St. Augustine of Hippo famously wrote of God: “Our hearts are restless, until they can find rest in You.” In this series during Lent, we will explore the hungers of our souls, how God fills those deep hungers through Christ, and the ways in which we can lean into our hungers to experience life with God more fully and with greater satisfaction. Each week, there will be suggestions of specific spiritual practices of taking off certain things (fasting) and putting certain other things (replacing).
Along with the weekend messages, I want to invite you to join a 40-day devotional journey with us at Eastbrook. You can find out more about how to access that devotional in print or electronically here.
March 6 – “Hungry for God” [Journey to the Cross]
March 9/10 – “The Hunger for Love”
March 16/17 – “The Hunger for Greatness”
March 23/24 – “The Hunger for Joy”
March 30/31 – “The Hunger to Know”
April 6/7- “The Hunger for Peace”
April 13/14 – “The Hunger to Leave a Legacy” [Palm Sunday]
As I was reading St. Augustine’s Confessions this morning, I stumbled into this prayer at the end of Book 4, Part 16. The words were striking, powerful, and tender, so I thought I’d share them :
O Lord our God, let the shelter of your wings give us hope. Protect us and uphold us. You will be the Support that upholds us from childhood till the hair on our heads is grey. When you are our strength we are strong, but when our strength is our own we are weak. In you our good abides for ever, and when we turn away from it we turn to evil. Let us come home at last to you, O Lord, for fear that we be lost. For in you our good abides and it has no blemish since it is yourself. Nor do we fear that there is no home to which we can return. We fell from it; but our home is your eternity and it does not fall because we are away.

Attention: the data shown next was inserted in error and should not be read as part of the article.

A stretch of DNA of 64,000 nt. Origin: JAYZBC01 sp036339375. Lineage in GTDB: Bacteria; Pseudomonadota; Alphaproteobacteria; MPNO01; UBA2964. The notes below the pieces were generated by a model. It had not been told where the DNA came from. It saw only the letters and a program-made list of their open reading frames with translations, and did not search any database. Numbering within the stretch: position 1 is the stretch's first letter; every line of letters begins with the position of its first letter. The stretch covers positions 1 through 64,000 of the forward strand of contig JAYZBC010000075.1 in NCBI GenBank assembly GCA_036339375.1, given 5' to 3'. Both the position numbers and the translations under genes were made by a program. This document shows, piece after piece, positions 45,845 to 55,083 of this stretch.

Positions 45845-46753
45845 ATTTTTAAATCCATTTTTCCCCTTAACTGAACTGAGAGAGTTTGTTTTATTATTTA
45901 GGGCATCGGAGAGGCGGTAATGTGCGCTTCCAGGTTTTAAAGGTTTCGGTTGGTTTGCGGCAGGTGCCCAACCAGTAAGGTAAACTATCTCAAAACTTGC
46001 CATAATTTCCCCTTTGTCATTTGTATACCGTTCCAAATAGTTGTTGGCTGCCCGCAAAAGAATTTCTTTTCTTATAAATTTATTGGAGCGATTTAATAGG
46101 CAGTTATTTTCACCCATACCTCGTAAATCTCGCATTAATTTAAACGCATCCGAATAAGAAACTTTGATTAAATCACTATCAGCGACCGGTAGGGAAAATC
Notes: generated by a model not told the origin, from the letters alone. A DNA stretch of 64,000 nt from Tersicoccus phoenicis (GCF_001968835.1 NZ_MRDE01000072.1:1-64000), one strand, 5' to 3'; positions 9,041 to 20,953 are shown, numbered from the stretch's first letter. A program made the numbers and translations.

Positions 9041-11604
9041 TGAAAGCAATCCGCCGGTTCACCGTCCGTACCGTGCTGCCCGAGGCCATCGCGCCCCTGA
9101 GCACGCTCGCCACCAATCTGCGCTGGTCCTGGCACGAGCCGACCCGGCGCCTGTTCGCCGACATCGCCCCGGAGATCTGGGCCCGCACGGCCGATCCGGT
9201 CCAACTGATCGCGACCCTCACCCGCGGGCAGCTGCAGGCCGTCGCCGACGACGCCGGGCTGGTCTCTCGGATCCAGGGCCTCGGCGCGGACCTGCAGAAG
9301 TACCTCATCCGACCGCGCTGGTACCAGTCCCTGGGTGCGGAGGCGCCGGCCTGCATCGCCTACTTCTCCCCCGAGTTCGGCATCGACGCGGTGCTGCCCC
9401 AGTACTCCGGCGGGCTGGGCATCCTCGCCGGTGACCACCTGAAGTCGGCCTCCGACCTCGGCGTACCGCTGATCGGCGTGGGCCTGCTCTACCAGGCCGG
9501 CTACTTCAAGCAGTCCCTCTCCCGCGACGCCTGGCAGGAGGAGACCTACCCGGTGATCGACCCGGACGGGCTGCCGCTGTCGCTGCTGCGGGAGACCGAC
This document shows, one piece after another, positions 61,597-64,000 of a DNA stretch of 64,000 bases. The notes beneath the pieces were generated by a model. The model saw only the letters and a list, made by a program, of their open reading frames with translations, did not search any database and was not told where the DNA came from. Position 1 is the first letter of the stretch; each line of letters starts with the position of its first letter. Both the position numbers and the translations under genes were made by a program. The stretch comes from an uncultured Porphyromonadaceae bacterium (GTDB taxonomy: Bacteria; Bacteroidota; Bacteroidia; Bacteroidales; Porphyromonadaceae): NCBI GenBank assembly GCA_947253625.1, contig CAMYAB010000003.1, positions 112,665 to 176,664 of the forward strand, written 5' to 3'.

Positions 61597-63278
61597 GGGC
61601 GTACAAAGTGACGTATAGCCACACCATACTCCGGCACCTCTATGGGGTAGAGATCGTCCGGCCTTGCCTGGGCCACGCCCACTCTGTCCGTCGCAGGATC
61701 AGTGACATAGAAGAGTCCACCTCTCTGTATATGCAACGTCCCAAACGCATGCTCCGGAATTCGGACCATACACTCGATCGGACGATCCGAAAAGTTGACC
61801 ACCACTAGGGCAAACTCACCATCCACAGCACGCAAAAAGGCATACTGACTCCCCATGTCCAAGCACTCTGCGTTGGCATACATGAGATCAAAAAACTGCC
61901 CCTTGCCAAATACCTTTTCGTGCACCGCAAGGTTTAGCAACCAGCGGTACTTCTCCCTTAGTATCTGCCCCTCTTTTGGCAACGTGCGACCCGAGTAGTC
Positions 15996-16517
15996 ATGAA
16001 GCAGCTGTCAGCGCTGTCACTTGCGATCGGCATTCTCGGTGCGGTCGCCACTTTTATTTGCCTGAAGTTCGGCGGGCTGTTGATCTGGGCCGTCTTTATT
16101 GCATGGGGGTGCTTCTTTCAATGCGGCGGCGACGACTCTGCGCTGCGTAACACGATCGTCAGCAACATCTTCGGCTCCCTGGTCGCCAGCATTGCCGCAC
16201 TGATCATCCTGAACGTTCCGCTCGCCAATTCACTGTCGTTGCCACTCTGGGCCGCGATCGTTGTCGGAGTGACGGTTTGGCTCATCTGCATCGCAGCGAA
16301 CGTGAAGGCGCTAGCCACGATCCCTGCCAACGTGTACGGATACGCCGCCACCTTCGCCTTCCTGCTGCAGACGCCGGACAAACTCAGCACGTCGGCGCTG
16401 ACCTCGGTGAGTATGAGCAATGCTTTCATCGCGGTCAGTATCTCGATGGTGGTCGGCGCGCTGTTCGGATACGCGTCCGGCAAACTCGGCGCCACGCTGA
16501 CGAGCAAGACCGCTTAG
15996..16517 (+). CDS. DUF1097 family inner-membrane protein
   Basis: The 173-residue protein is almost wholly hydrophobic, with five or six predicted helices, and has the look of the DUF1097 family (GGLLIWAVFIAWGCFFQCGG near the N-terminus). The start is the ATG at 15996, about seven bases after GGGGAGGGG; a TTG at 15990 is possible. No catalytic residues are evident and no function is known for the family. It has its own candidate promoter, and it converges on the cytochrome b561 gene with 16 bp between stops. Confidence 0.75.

Reading St. Augustine’s Confessions recently, I was moved by a number of passages. Here is one from early on (Book 1, Part 4) that had never really stood out to me as it did during this reading:
What, then, is the God I worship? He can be none but the Lord God himself, for who but the Lord is God? What other refuge can there be, except our God? You, my God, are supreme, utmost in goodness, mightiest and all-powerful, most merciful and most just. You are the most hidden from us and yet the most present amongst us, the most beautiful and yet the most strong, ever enduring and yet we cannot comprehend you. You are unchangeable and yet you change all things. You are never new, never old, and yet all things have new life from you. You are the unseen power that brings decline upon the proud. You are ever active, yet always at rest. You gather all things to yourself, though you suffer no need. You support, you fill, and you protect all things. You create them, nourish them, and bring them to perfection. You seek to make them your own, though you lack for nothing. You love your creatures, but with a gentle love. You treasure them, but without apprehension. You grieve for wrong, but suffer no pain. You can be angry and yet serene. Your works are varied, but your purpose is one and the same. You welcome alll who come to you, though you never lost them. You are never in need yet are glad to gain, never covetous yet you exact a return for your gifts. We give abundantly to you so that we may deserve a reward; yet which of us has anything that does not come from you? You repay us what we deserve, and yet you owe nothing to any. You release us from our debts, but you lose nothing thereby. You are my God, my Life, my holy Delight, but is this enough to say of you? Can any man say enough when he speaks of you? Yet woe betide those who are silent about you! For even those who are most gifted with speech cannot find words to describe you.